Many stories have a plot structure that we can graph. It looks like a triangle. A conflict is introduced, tension rises, a major change occurs. This major change is called the climax. After the climax the tension falls. The protagonist, or main character, may face a final moment of suspense. Then the story is resolved.
This page features a bunch of little stories that I wrote to help teach students this story structure. These are concise little tales that can be read in a few minutes and easily graphed on the story structure triangle. They will give students the ground work to understand how story structure affects momentum and mood. Plot structure can be more complicated than a simple triangle, but they don’t have to be. I hope that these free story structure worksheets will help students learn to identify narrative structure.
Common Core State Standards Related to Story Structure
Expand to View All Common Core State Standards Related to Story Structure
CCSS.ELA-Literacy.CCRA.R.5 – Analyze the structure of texts, including how specific sentences, paragraphs, and larger portions of the text (e.g., a section, chapter, scene, or stanza) relate to each other and the whole.
ELA Standards: Literature
CCSS.ELA-Literacy.RL.2.5 – Describe the overall structure of a story, including describing how the beginning introduces the story and the ending concludes the action.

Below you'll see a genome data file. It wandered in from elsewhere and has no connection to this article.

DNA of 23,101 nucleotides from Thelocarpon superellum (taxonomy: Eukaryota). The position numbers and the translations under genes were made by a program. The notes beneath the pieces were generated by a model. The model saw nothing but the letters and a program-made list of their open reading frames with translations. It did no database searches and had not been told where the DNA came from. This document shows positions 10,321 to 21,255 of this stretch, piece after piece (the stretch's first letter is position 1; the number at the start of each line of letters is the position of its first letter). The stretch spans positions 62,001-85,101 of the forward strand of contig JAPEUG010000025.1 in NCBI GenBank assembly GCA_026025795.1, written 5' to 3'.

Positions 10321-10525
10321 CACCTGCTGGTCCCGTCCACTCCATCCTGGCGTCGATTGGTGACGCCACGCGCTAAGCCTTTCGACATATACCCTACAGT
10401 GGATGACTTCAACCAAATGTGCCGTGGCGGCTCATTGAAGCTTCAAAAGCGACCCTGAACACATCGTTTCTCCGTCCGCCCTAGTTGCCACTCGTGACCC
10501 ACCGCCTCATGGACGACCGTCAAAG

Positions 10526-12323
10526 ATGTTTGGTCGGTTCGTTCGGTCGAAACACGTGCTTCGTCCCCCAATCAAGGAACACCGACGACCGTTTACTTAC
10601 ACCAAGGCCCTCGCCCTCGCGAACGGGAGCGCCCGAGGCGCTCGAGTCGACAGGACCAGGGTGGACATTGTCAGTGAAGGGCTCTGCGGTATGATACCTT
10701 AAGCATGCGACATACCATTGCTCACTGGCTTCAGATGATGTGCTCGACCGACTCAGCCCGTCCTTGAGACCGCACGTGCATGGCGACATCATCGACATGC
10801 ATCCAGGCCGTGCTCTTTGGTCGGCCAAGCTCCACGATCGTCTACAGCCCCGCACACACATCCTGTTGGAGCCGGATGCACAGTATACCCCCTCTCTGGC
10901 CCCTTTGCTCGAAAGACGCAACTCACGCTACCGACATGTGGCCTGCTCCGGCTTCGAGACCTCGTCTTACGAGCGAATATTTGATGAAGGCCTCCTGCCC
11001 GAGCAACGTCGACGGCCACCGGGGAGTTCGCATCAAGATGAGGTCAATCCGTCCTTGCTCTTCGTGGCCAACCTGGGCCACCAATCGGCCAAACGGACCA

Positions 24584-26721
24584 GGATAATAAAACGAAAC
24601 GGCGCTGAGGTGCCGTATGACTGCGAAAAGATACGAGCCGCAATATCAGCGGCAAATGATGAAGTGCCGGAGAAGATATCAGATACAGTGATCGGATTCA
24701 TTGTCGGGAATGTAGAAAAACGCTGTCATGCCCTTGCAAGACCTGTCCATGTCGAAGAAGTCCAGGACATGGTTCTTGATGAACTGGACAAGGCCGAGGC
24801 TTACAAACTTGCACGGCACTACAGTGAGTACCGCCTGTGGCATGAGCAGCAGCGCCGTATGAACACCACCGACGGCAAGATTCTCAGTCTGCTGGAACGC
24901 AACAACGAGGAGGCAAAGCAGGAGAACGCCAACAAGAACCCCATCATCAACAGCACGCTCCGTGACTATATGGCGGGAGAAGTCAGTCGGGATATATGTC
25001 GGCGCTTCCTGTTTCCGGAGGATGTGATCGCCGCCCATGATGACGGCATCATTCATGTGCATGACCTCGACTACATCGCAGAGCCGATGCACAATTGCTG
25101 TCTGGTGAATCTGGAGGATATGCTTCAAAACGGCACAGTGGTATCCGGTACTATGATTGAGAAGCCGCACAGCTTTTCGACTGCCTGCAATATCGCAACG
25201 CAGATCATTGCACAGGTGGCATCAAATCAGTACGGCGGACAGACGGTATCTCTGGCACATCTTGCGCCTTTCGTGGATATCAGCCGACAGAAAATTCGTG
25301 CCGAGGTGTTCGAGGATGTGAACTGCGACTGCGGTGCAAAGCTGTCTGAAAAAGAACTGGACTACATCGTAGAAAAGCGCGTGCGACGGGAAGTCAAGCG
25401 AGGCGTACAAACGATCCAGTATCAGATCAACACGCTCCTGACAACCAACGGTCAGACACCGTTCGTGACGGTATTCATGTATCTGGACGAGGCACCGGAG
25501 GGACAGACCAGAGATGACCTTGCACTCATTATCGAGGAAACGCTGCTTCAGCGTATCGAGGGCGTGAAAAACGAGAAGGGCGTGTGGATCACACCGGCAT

CCSS.ELA-Literacy.RL.3.5 – Refer to parts of stories, dramas, and poems when writing or speaking about a text, using terms such as chapter, scene, and stanza; describe how each successive part builds on earlier sections.
CCSS.ELA-Literacy.RL.4.5 – Explain major differences between poems, drama, and prose, and refer to the structural elements of poems (e.g., verse, rhythm, meter) and drama (e.g., casts of characters, settings, descriptions, dialogue, stage directions) when writing or speaking about a text.
CCSS.ELA-Literacy.RL.5.5 – Explain how a series of chapters, scenes, or stanzas fits together to provide the overall structure of a particular story, drama, or poem.
CCSS.ELA-Literacy.RL.6.5 – Analyze how a particular sentence, chapter, scene, or stanza fits into the overall structure of a text and contributes to the development of the theme, setting, or plot.
CCSS.ELA-Literacy.RL.7.5 – Analyze how a drama’s or poem’s form or structure (e.g., soliloquy, sonnet) contributes to its meaning
CCSS.ELA-Literacy.RL.8.5 – Compare and contrast the structure of two or more texts and analyze how the differing structure of each text contributes to its meaning and style.
CCSS.ELA-Literacy.RL.9-10.5 – Analyze how an author’s choices concerning how to structure a text, order events within it (e.g., parallel plots), and manipulate time (e.g., pacing, flashbacks) create such effects as mystery, tension, or surprise.
CCSS.ELA-Literacy.RL.11-12.5 – Analyze how an author’s choices concerning how to structure specific parts of a text (e.g., the choice of where to begin or end a story, the choice to provide a comedic or tragic resolution) contribute to its overall structure and meaning as well as its aesthetic impact.